NEW ORLEANS — Environmental groups asked a federal court Wednesday to throw out the Trump administration’s assessment of oil and gas activity’s likely effects on endangered species in the Gulf of Mexico, saying it dismisses the chance of another disastrous blowout like the BP spill of 2010.
The National Marine Fisheries Service’s 700-page analysis greatly underestimates both the likely number and size of oil spills, according to the suit filed by Earthjustice for the Sierra Club, the Center for Biological Diversity, Friends of the Earth, and Turtle Island Restoration Network.
Even though the study was prompted by the 2010 spill, it “essentially pretends the Deepwater Horizon spill never happened — that there was nothing to learn from that disaster,” Earthjustice attorney Chris Eaton said in an interview Tuesday.
The federal agency said it left the possibility of an extremely large spill like BP’s out of its calculations of likely effects because a Bureau of Offshore Energy Management analysis found little chance of another during the next 50 years.
The previous analysis, in 2007, also estimated that “such a large spill was extremely unlikely,” the lawsuit noted. That analysis had estimated that “the largest spill possible would be at most 15,000 barrels,” or 630,000 gallons (2.4 million liters).
The 2010 spill, which started with a blowout that killed 11 men, was hundreds of times bigger than that. Estimates of the amount of oil spewed into the Gulf for 87 days varied from nearly 176 million gallons (666 million liters) to less than 103 million gallons (390 million liters). A federal judge calculated damages based on 134 million gallons (507 million liters) in the Gulf.
The chance of such a spill is even higher now, the lawsuit said, because “Gulf drilling is moving into deeper waters, which increases the possibility of a catastrophic well blowout and extremely large oil spill.”
The study also failed to consider the increased frequency, due to climate change, of hurricanes that can severely damage oil and gas facilities, nor did it take into account recent research about the danger of underwater landslides that can cause extremely large oil spills, the lawsuit said.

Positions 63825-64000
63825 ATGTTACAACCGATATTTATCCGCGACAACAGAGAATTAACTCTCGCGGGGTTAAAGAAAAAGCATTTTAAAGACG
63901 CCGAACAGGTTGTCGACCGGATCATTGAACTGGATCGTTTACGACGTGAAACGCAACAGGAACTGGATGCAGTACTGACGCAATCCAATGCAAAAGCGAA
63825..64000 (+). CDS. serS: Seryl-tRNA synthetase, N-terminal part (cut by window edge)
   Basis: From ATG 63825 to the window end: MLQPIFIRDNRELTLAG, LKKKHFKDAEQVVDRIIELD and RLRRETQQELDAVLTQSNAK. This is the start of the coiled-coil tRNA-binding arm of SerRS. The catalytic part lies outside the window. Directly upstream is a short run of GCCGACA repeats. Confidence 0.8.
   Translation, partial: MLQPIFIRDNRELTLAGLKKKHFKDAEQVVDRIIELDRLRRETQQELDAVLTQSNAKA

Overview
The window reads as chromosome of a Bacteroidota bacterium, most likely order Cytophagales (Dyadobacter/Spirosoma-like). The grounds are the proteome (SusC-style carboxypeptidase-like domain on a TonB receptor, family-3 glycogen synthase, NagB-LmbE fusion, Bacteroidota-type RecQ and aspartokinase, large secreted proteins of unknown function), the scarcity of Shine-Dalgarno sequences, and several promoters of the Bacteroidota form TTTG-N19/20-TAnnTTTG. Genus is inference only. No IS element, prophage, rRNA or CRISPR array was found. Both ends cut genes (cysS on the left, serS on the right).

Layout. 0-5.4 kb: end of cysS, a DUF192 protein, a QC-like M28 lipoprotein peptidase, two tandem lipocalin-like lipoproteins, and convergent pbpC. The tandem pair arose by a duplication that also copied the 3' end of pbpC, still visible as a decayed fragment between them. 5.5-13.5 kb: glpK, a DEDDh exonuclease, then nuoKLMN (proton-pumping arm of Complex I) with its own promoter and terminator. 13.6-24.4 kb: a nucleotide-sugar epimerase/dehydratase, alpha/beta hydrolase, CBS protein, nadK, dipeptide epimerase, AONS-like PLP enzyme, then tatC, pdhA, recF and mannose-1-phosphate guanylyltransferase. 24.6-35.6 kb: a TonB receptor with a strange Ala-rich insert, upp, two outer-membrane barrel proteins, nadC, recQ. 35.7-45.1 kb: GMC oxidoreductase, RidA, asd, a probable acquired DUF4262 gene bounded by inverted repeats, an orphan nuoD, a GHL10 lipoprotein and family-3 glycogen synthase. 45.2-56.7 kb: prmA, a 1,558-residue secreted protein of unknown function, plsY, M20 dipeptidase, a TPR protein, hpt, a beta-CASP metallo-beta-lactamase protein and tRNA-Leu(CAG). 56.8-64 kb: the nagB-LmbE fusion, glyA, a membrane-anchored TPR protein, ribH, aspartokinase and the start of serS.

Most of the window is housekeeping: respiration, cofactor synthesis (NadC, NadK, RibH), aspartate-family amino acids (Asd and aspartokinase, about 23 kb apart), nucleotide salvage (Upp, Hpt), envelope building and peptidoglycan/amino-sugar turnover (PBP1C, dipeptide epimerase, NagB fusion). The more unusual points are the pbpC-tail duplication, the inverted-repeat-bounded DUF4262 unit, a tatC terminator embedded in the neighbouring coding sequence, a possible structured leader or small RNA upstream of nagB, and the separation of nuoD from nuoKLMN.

In addition, it said, the analysis left out the BP spill’s effects on the corals and other animals and their habitats, using population estimates and other information from before the spill.
The groups asked a federal court in Maryland to make the National Oceanic and Atmospheric Administration’s fisheries service write a new report, called a biological opinion.
The fisheries service does not comment on pending litigation, spokeswoman Allison Garrett said.
The federal agencies that regulate offshore oil operations are required by the Endangered Species Act to ensure that their actions aren’t likely to jeopardize endangered or threatened species or damage their critical habitat. Offshore oil regulators asked the National Marine Fisheries Service for a new analysis on June 30, 2010, while BP’s well was still gushing.
Ten years later, the result is “just another hand out to Big Oil,” Marcie Keever, legal director at Friends of the Earth, said in a news release.
Larry McKinney, chair for Gulf strategies at Texas A&M Corpus Christi’s Harte Research Institute for Gulf of Mexico Studies, called the NOAA Fisheries analysis one of the most detailed he’s ever seen.
“Overall, I think they did as good a job as you can do with something like that,” McKinney said.
He predicted the litigation will be lengthy because both the report and suit cover a huge area and many species.
It will be largely a battle of experts, he said, but allegations about ignoring large spills are a strength of the suit. “That’s a straightforward question: Did you do that or not? Then you can have debate about whether it’s important,” he said.
NOAA Fisheries estimated that oil and gas activities would affect many endangered and threatened animals over 50 years, including more than a million sea turtles hit by vessels. Its recommendations include measures to protect turtles from seismic surveys and to reduce the chance of vessels hitting endangered Bryde’s whales.
The report estimated the largest spills would average about one-third the size of BP’s because regulators indicated that equipment required since then can cap wells at any depth within 30 days.
The suit said NOAA underestimated the largest spill likely. It said the agency’s analysis arbitrarily started with 1996, omitting Mexico’s Ixtoc I spill of more than 126 million gallons (477 million liters) in 1979. The suit also contended argued that the analysis ignored the slow spill that has continued since a hurricane in September 2004 caused an undersea mudslide at a group of wells owned by Taylor Energy off Louisiana.
Lois Epstein, a civil engineer at the Wilderness Society who served on a government advisory committee after the BP spill, wouldn’t comment on the lawsuit but faulted the federal study for not considering the likelihood of spills like Taylor’s.
However, Epstein said the government’s 30-day capping estimate seemed reasonable: “There are capping devices that we didn’t have” in 2010.
Eaton of Earthjustice said in a news release Wednesday, “This administration is convinced that if they ignore something, it will go away. It’s not working for the climate crisis and it’s not going to work for oil spills.”